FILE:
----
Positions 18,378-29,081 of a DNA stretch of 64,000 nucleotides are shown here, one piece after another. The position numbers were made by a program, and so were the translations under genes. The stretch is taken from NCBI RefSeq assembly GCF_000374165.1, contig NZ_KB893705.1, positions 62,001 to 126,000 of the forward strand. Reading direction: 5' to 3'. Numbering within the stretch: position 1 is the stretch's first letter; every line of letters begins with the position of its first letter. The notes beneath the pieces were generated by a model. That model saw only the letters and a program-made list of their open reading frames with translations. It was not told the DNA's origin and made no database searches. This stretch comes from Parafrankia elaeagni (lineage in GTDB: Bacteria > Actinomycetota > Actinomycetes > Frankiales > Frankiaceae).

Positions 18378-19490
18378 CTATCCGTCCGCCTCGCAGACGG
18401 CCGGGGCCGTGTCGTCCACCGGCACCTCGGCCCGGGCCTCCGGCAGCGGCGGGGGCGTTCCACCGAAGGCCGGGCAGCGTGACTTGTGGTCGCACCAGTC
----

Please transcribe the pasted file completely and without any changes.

Positions 18,378-29,081 of a DNA stretch of 64,000 nucleotides are shown here, one piece after another. The position numbers were made by a program, and so were the translations under genes. The stretch is taken from NCBI RefSeq assembly GCF_000374165.1, contig NZ_KB893705.1, positions 62,001 to 126,000 of the forward strand. Reading direction: 5' to 3'. Numbering within the stretch: position 1 is the stretch's first letter; every line of letters begins with the position of its first letter. The notes beneath the pieces were generated by a model. That model saw only the letters and a program-made list of their open reading frames with translations. It was not told the DNA's origin and made no database searches. This stretch comes from Parafrankia elaeagni (lineage in GTDB: Bacteria > Actinomycetota > Actinomycetes > Frankiales > Frankiaceae).

Positions 18378-19490
18378 CTATCCGTCCGCCTCGCAGACGG
18401 CCGGGGCCGTGTCGTCCACCGGCACCTCGGCCCGGGCCTCCGGCAGCGGCGGGGGCGTTCCACCGAAGGCCGGGCAGCGTGACTTGTGGTCGCACCAGTC